Ezra 2 gives us a list of the exiles who returned to Israel from the Babylonian captivity. While all the names and numbers may seem trivial, they are not. And verse 41 gives us a special insight when it says that there also returned “the singers, the sons of Asaph, 128 (people)”. This reveals that Asaph’s line, the leaders of musical worship in Israel, had maintained their continuity even in exile. This is significant.
That the sons of Asaph continued to be recognized as God’s worship leaders indicates that the faith of the exiles remained intact. It would have been easy for the people of Israel just to be absorbed into the religious practices of the Babylonians, into whose land they had come. Indeed, when they dwelt in Israel they had allowed their faith to become corrupted with the practices of the nations — why would it not continue, and even worsen, in captivity in Babylon?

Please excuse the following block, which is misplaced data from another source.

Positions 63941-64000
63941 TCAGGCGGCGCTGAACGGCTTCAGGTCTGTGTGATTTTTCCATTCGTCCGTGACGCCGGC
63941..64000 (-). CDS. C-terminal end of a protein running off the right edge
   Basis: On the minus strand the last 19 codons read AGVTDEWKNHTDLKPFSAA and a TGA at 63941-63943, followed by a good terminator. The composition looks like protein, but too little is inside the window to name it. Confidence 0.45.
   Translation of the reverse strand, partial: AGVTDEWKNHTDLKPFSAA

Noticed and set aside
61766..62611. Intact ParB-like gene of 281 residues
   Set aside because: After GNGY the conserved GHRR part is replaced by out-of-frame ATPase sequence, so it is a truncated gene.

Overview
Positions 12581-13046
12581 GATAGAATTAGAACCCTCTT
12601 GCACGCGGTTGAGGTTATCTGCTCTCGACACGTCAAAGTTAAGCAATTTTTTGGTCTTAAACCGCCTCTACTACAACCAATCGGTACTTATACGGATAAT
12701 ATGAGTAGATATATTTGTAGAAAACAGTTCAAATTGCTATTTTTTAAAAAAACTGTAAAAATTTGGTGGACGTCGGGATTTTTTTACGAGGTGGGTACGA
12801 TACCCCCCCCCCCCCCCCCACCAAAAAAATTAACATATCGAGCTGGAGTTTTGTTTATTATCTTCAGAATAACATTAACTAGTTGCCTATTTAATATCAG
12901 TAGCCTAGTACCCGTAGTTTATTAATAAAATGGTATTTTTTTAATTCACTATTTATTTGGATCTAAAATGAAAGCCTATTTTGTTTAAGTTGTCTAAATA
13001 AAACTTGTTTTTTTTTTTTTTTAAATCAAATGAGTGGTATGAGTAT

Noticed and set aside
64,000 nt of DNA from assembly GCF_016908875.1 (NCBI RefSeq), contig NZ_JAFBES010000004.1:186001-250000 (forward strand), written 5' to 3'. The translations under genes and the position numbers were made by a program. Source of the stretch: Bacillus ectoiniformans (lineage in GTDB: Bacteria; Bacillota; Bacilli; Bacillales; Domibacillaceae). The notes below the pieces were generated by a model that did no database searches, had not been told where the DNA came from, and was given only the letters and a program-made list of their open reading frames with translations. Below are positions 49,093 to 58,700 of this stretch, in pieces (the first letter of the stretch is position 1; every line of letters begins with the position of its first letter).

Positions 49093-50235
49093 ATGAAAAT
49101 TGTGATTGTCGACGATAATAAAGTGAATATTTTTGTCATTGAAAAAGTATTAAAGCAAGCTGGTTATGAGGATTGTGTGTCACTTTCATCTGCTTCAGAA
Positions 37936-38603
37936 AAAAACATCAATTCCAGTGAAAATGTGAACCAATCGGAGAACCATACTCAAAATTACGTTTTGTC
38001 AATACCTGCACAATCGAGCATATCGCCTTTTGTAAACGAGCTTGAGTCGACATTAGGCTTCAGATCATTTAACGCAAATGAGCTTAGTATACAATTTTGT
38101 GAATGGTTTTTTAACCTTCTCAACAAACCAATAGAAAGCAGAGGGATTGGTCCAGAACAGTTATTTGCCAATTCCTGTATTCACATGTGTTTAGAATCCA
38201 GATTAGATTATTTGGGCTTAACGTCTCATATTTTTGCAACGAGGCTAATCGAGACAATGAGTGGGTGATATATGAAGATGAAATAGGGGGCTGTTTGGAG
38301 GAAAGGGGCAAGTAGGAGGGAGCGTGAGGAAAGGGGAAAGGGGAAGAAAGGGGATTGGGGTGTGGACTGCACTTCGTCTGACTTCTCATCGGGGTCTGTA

Undoubtedly part of the answer lies in the fact that the trial of the captivity strengthened their faith. Often it is so that hardship will STRENGTHEN a commitment, if it is genuine, rather than destroy it. A number of historians do look at retrospect at the Babylonian captivity as a time when the faith of Israel was refined, idolatry was eliminated, and their commitment to monotheism and the worship of Yahweh alone was confirmed. The captivity, as horrendous a trial as it was, was used by God to strengthen their faith, as was reflected in the continuation of the service of the sons of Asaph.
All of which should lead us each to evaluate our own faith in light of the trials we experience. What effect does hardship have on your faith? Does it devastate it? Or as in the case of Israel in the captivity, is your faith confirmed and strengthened in the trial?